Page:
There has been a lot of discussion among insurers and the general public about the impact of “wearables” such as Fitbit, the Apple Watch or Google Glass on insurance premiums. Much of the debate has taken place in the life sector, as various parties weigh the obvious benefits of being able to monitor policyholders’ heart rates and activity levels against data and privacy concerns.

As part of Accenture’s Technology Vision for Insurance 2015, a survey of more than 200 insurance executives across nine countries found that 63 percent of respondents believe that wearable technologies will be adopted broadly by the insurance industry within the next two years, while nearly one-third (31 percent) said they are already using wearables to engage customers, employees or partners.

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Wearables are also having a significant impact on the property and casualty side of the insurance business. As reported in Insurance Journal, claims adjusters at National ConnectForce Claims (NCC) in Alpharetta, Georgia began testing Google Glass last spring to help adjusters deal with complex loss situations.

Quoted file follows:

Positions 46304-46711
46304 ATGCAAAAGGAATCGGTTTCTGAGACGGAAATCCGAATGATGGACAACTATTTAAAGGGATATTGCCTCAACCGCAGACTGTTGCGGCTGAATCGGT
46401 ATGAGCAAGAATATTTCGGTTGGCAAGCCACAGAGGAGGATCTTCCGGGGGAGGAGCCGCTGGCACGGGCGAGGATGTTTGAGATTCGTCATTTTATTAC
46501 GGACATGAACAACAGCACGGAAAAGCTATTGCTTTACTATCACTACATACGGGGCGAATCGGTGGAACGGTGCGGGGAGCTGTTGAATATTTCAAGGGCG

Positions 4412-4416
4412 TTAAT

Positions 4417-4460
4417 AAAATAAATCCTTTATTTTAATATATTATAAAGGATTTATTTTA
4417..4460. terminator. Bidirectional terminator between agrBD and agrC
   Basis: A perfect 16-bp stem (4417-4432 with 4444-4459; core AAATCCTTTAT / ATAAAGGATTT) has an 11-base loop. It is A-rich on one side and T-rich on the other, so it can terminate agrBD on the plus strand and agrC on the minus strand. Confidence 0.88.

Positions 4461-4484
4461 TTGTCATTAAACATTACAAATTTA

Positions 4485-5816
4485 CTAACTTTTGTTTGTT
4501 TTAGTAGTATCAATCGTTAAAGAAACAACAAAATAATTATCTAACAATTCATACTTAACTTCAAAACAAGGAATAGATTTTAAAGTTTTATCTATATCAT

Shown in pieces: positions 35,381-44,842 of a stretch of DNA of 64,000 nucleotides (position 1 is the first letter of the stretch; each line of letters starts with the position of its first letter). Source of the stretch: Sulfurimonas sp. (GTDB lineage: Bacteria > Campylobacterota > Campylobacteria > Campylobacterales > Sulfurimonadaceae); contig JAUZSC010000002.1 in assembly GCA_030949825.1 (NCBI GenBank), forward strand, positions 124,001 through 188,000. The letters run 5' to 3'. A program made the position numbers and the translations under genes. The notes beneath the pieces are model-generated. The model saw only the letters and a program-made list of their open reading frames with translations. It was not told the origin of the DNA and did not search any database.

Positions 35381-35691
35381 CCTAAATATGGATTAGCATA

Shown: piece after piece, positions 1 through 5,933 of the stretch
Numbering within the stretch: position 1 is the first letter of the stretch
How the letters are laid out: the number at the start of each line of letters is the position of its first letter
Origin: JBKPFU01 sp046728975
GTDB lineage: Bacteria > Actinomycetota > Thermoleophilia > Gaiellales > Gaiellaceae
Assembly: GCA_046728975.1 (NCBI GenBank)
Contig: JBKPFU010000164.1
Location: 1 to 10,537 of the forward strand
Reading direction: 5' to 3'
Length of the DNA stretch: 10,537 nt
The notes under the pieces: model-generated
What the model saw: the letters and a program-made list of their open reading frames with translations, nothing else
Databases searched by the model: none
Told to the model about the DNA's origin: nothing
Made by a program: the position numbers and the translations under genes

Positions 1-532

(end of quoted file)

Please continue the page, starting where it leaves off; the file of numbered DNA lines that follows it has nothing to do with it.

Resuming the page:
Erie Insurance has another test in the works.  According to the Pittsburgh Business Times, a claims specialist at Erie watched the work of an Erie Insurance adjuster at his own home, encumbered by a laptop, digital camera, cell phone, voice recorder and tape measure. A Google Glass adaptation lets the adjusters work hands-free and lets them interact more easily with customers.

We see this pattern all the time with innovative technology. Big claims are made about new technologies; there are some initial successes and initial disappointments; and then the real, practical uses start to emerge. It’s happening with Google Glass and it will happen with other wearables.

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